Outside Duluth.
Men for work in the woods
have been quite plentiful for the
last few days. The fall's work
in North Dakota is about con
cluded and many of them are re
turning. It is not estimated
that as many men will be hired
in Bemidji this year for the
woods as next, but still a large
number will secure employment
here. The wages are^gher at
present thai they will be in the
future. The contractors are of
fering from S26 to 30 per month
for sawyers and swampers and
when the men stay through the
season there is an arrangement
whereby they get a trifle more.
It is estimated that outside of
Duluth more men ai hired for
labor in the woods in Bemidji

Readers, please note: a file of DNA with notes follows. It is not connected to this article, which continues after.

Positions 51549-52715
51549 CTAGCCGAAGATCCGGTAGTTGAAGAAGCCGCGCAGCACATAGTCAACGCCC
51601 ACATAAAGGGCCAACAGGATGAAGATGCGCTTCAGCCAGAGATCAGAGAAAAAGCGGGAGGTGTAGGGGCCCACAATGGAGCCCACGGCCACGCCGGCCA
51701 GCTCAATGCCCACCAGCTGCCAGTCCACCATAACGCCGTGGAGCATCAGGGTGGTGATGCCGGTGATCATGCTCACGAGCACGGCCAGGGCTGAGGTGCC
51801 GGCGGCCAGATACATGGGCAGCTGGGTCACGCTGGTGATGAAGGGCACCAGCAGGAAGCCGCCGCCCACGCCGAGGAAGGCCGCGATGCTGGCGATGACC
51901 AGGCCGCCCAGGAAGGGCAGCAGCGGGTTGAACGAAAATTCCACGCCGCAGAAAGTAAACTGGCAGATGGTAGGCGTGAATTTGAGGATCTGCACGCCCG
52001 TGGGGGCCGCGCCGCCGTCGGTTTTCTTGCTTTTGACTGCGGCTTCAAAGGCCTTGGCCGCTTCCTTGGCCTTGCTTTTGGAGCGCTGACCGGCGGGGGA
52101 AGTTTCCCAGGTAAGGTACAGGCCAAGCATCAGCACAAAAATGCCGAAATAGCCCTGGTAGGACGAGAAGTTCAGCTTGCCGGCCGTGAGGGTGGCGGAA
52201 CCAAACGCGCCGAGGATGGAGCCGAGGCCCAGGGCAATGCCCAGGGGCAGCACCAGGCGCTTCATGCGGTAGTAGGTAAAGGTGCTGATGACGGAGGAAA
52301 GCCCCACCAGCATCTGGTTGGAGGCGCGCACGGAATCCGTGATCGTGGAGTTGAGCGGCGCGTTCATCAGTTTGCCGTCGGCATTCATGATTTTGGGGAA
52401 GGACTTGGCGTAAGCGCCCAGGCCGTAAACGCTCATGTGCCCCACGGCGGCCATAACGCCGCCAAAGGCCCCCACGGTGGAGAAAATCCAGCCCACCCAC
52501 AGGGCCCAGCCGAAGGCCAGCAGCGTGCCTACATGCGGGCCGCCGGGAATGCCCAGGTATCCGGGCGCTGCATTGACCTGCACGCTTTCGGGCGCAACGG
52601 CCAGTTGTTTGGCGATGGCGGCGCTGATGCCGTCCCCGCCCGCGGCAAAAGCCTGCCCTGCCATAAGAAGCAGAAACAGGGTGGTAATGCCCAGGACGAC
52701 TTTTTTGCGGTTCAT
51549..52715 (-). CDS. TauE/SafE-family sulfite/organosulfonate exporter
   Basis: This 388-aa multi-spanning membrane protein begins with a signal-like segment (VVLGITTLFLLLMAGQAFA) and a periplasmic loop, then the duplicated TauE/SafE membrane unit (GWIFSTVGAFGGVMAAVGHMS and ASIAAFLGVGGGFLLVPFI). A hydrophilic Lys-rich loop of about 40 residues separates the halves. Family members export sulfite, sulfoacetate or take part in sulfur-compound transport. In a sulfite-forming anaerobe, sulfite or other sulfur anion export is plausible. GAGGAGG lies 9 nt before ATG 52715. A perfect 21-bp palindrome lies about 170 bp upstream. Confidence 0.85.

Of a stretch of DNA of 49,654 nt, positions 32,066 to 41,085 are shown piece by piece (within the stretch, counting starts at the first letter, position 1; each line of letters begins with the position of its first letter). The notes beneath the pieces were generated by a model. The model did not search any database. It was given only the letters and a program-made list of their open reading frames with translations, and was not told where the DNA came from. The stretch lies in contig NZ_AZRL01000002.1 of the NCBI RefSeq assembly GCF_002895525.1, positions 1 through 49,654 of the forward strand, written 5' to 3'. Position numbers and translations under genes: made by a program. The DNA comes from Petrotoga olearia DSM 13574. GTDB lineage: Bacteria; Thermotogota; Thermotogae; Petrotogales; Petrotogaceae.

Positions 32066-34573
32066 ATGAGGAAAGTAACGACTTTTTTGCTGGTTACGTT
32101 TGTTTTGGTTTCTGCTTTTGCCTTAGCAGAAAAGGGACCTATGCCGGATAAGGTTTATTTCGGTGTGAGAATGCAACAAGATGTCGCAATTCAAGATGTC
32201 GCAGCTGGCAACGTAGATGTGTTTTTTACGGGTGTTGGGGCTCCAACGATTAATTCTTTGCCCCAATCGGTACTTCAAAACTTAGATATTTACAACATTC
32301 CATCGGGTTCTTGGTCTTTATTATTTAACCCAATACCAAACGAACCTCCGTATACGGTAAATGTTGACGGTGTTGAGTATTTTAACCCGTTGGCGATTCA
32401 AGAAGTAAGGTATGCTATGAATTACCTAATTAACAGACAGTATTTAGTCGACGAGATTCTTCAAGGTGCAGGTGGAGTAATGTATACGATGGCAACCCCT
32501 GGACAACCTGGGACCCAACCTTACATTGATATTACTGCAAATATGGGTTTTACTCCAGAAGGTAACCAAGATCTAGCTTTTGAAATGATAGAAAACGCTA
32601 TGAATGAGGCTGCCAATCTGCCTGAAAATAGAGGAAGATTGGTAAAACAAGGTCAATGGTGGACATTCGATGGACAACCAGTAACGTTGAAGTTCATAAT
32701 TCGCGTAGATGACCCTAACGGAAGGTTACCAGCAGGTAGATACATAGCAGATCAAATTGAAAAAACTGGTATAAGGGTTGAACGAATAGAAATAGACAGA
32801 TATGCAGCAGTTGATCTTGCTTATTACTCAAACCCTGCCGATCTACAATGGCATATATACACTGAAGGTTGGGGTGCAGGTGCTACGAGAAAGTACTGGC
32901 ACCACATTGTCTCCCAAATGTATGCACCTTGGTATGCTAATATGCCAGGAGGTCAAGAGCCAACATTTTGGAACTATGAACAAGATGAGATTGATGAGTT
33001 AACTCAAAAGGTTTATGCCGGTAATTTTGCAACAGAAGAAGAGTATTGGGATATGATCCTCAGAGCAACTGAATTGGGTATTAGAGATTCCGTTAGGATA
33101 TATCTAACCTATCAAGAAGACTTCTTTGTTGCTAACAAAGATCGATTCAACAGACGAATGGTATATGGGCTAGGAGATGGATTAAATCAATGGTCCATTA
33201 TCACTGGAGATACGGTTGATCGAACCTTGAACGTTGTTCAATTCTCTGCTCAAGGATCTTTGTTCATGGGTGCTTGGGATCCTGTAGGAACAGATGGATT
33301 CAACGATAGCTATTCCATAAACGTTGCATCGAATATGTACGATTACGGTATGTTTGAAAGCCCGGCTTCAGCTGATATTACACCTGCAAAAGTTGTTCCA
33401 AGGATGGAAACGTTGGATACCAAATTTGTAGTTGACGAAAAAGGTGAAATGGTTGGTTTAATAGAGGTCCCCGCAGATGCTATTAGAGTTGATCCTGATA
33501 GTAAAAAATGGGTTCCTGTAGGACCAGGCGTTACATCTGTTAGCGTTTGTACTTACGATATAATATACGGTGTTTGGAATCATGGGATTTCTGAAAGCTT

than any town in the state. No
less than 30,000 men were hired
out of this city at various times
last fall and while the number
will not be so large this year it
will be,.cnsiderably.abov 20,000.
Boys HadlBetter Be Good.
Saturday night is Hallowe'en
and the police department is pre
paring to givi boys who at
tempt malicipu.s mischief on that
night every tiling that is coming
to them. "Those who plan and
carry out fun of the innocent
sort will not be molested but any
who overstep the bounds of good
judgement will be summarily
dealt with.
Car of Apples.
Car New York apples just re
ceived at Nangly's, which will be
sold at $3,25 per barrel while
they last. Varieties Baldwins,
Northern Spies, Greenings, etc.
Call early and examine stock. 162
Gre.'.test
Overall D'splay
p. presenting
New est ra* IIMIS
tram
Ce'ebruteJ
ftfciKcrs
-*xc'
..,..iwirtj ui
Stein riluch
ant
B. K-.ippen: eimer
Co.'iS
&Py?T5)vtinojBE.^rti|K-fl'ry^||( eR^tts
1
Men's Flannel Shirts
In black, le, br \vn grey, properly
made, non-shfinkable,
$1.50 values, at $1.00
Colored" Stiff Bosom